I was raised in a crafting household. As a disabled mother and homemaker, Momma was home 365 from my toddler years on up. This meant Summer vacations were spent by her side following grocery ads, and stopping into the local Goodwill twice a week for new inventory. If I owned any 'new' clothes during my childhood it was most likely due to a birthday or Christmas gift. For the most part, my wardrobe was second hand; and, until my teenage years, I rather liked it this way. At least at the Salvation Army or Goodwill I was never told 'no' when I fell in love with a pair of sneakers or some new pants.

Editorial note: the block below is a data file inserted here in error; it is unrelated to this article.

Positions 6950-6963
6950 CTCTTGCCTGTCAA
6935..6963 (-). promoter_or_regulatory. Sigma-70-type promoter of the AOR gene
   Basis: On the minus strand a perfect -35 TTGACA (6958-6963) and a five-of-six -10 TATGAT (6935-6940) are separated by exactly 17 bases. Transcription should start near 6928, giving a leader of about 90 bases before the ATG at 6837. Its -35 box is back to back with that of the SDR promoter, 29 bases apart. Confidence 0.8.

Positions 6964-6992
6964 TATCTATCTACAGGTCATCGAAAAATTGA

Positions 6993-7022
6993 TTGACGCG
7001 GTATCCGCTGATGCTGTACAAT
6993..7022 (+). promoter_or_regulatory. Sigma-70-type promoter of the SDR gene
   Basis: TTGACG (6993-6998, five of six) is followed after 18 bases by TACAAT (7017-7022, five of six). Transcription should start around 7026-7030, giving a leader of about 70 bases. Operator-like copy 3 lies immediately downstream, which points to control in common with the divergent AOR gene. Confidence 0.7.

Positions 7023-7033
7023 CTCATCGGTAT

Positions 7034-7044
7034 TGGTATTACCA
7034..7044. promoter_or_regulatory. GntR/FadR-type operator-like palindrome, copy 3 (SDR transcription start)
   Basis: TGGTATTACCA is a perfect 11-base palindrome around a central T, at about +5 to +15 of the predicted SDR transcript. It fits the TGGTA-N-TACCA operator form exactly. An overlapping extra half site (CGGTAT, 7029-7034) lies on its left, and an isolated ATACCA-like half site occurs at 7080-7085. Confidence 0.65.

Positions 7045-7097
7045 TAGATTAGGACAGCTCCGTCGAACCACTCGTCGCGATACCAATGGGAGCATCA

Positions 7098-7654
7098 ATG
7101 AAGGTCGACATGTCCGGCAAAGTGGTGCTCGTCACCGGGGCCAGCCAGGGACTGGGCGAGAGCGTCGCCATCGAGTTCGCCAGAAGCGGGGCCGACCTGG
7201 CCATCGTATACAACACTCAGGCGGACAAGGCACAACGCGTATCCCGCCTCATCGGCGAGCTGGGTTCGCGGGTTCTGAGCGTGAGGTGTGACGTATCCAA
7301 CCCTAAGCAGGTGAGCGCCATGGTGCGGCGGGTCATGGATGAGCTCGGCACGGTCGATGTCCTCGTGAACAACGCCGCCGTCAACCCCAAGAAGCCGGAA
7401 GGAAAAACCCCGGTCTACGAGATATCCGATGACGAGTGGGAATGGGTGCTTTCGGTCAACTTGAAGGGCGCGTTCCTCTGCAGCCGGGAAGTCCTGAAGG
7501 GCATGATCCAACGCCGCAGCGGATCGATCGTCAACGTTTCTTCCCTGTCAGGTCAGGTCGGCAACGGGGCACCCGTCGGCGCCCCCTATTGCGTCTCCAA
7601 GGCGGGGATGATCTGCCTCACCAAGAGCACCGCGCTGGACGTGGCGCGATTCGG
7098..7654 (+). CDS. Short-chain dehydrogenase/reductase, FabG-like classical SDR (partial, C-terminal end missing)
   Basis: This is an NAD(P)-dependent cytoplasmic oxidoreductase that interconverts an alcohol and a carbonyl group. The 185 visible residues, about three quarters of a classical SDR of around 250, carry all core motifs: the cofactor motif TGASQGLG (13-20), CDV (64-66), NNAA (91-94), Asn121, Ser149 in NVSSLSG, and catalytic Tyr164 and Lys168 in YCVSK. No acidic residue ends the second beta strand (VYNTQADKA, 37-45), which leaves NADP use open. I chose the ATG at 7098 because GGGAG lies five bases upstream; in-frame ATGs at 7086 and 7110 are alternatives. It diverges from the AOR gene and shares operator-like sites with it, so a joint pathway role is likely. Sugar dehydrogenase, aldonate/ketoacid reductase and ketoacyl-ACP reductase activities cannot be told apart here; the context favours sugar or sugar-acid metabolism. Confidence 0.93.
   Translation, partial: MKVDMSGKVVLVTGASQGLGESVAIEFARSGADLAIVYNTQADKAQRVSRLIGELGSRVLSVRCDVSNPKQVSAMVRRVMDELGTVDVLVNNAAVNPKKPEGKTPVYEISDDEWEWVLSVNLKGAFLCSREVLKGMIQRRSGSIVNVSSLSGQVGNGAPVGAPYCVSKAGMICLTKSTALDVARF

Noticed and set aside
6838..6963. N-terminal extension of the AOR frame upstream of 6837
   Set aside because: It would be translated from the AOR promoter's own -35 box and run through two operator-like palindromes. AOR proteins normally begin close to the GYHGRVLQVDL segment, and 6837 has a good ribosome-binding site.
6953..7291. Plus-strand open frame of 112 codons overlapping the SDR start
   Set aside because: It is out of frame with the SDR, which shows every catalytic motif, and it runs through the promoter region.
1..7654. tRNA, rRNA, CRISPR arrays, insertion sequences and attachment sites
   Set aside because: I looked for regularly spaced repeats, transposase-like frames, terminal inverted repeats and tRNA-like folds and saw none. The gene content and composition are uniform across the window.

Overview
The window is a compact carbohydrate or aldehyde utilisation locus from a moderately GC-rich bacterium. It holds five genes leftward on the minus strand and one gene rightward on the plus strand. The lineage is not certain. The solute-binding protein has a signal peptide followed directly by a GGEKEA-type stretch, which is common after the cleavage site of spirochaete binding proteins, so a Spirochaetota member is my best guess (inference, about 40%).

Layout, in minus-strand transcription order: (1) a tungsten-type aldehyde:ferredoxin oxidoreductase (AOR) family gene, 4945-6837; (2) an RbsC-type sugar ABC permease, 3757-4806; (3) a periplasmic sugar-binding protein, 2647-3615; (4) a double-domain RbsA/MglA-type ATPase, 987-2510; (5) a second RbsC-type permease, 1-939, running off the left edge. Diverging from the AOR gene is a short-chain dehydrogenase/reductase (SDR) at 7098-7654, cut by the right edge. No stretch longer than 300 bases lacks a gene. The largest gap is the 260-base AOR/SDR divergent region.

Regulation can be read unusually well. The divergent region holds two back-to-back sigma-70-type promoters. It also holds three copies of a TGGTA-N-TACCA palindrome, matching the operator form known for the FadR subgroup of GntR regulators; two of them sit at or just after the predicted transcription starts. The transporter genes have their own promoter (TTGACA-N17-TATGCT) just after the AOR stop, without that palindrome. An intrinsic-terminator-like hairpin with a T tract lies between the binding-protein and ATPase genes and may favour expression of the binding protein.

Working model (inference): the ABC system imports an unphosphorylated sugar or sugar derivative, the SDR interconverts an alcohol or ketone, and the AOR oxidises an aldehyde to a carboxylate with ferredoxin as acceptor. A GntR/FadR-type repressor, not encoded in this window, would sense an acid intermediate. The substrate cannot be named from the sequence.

"What do you see?" she'd ask with a twinkle in her eye and a mischievous curl upon her lip. Even at 8 or 9 I knew how to play the game well.
I'd squint my eyes as though I'd put on my Magnificent Goggles, and hymn and haw as I pretended to see the otherwise junk as priceless treasure, "A bookend, a candle holder, new jewelry!" I'd exclaim enthusiastically, most often not all too far from Momma's intended use. She'd re-purpose the most unexpected things and sell them for an unbelievable mark-up at the local craft fairs.
What Daughter Says: Some of the greatest things have come from the re-imagining of existing things.